EXCLUSIVE: 1982 Honda V45 Magna Garage Find!

UPDATE 7/17/2019 – So, we just heard from Tom and he has an update for us! He was the title for the bike in hand and ready to sign over. He also checked to see if the engine will turn over and he hooked up a battery to test the lights. The motor turns over great and all the lights work as they should! Now it just needs a new home, so be sure to message him with your questions and best offer.

FROM 7/17/2019 – Having been stashed away in the back of the garage for the past 27 years, this first year Honda V45 Magna is in really nice cosmetic condition. According to Tom B, it was running when it was parked in 1992, but he hasn’t attempted to start it. It’s a one owner bike that is definitely worth reviving! He’s asking just $750 for it and it is located in Valatie, New York. If you are interested in buying this garage find, be sure to message Tom via the form below!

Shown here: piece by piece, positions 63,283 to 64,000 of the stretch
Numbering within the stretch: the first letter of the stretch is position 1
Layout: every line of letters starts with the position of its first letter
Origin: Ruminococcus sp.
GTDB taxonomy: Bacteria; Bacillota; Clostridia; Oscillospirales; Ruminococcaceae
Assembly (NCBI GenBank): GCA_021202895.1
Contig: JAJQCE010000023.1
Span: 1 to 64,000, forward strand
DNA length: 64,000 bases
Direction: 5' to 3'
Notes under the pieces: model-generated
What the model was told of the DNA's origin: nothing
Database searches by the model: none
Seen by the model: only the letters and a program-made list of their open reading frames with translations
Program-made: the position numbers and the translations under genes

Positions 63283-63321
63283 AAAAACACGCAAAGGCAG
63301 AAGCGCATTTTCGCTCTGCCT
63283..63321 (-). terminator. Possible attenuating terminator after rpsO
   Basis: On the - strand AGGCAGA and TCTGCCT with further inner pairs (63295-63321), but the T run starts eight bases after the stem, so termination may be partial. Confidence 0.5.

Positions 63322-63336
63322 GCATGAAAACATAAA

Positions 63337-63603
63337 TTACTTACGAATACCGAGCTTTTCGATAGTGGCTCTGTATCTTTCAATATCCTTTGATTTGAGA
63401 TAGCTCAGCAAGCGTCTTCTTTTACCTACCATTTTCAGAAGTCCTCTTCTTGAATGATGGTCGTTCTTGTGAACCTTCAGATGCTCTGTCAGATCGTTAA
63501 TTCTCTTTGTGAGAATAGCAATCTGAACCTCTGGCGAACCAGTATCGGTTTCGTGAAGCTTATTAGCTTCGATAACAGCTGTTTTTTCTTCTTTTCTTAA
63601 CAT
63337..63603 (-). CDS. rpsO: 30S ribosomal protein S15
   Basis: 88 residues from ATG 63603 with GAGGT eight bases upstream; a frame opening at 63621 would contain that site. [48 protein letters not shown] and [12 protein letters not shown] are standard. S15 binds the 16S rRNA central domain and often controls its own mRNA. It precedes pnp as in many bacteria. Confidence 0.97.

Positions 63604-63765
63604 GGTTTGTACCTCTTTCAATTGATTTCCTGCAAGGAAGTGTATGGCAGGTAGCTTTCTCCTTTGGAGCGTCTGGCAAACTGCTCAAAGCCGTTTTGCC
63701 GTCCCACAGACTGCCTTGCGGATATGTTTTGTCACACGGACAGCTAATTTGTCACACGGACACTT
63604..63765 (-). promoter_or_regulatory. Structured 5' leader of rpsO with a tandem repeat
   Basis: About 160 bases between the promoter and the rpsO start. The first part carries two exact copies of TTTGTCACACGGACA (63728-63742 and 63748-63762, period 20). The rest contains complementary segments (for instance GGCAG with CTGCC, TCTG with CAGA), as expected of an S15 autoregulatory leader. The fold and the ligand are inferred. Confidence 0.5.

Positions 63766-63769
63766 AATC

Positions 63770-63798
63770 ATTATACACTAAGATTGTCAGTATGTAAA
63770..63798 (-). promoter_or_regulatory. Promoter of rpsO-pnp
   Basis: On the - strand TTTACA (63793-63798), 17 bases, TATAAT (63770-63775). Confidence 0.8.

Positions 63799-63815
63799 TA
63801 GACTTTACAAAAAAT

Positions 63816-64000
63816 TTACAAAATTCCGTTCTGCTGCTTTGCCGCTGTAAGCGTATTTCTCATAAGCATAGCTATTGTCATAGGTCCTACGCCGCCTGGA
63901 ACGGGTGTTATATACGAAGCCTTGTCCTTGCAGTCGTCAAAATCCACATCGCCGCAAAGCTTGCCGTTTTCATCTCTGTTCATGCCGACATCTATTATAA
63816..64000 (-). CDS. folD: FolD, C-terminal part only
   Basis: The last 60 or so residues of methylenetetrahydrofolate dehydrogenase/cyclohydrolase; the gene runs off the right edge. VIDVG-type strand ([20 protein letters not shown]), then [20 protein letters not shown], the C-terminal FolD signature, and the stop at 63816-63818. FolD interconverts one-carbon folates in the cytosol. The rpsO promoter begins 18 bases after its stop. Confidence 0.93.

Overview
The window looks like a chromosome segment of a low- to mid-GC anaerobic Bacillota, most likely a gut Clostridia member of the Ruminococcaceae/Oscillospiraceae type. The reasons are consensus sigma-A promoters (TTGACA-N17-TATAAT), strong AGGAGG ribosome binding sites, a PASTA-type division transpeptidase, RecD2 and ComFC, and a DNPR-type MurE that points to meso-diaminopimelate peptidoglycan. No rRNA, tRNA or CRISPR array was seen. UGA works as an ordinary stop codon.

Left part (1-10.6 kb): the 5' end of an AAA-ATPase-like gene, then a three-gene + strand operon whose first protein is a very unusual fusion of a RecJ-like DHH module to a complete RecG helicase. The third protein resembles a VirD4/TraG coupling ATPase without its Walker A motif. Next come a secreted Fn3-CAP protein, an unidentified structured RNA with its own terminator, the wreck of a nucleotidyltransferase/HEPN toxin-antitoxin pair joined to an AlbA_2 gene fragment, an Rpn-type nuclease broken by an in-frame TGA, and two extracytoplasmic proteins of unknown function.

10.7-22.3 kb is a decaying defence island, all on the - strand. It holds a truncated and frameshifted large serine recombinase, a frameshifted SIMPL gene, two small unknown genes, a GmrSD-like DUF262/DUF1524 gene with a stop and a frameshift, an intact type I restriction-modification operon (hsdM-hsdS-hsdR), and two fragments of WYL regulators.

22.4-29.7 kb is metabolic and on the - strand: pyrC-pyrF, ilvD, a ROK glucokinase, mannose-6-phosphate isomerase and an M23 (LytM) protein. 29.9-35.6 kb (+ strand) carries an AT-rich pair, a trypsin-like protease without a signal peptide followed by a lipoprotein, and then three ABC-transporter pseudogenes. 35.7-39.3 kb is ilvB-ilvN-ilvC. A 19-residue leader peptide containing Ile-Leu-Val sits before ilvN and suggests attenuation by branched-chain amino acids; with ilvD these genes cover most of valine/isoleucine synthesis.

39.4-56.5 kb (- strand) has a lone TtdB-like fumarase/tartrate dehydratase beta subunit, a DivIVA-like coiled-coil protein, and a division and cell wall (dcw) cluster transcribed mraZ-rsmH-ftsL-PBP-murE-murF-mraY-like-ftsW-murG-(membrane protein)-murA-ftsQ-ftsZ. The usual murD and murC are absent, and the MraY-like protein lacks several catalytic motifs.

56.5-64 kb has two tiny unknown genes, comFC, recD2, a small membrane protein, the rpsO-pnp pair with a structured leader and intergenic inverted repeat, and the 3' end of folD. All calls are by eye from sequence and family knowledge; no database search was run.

Tom notes that there is some surface rust and corrosion in a few spots, but he hasn’t found any serious rust. It’s all original and has covered just 2,111 miles. The bike rolls easily, so it shouldn’t be difficult to load up. You might be able to get it running with nothing more than a tune-up, but Tom didn’t want to risk damaging anything or taking away from the excitement of getting it running again.

Shipping a motorcycle is a bit different than shipping a car, but there a few companies out there that specialize in it and aren’t terribly expensive. Personally, if I were anywhere near New York, I’d get a buddy to make the trip over to see it with me. If the engine has compression and spark I’d do a fluid change, get it running and ride it home. It sure would be an amazing adventure! There really is only one hangup with that plan and it’s that the title is missing. As long as it was in Tom’s name, it shouldn’t be too difficult to get a replacement. And depending on what state you live in, you might only need a bill of sale to register it anyways.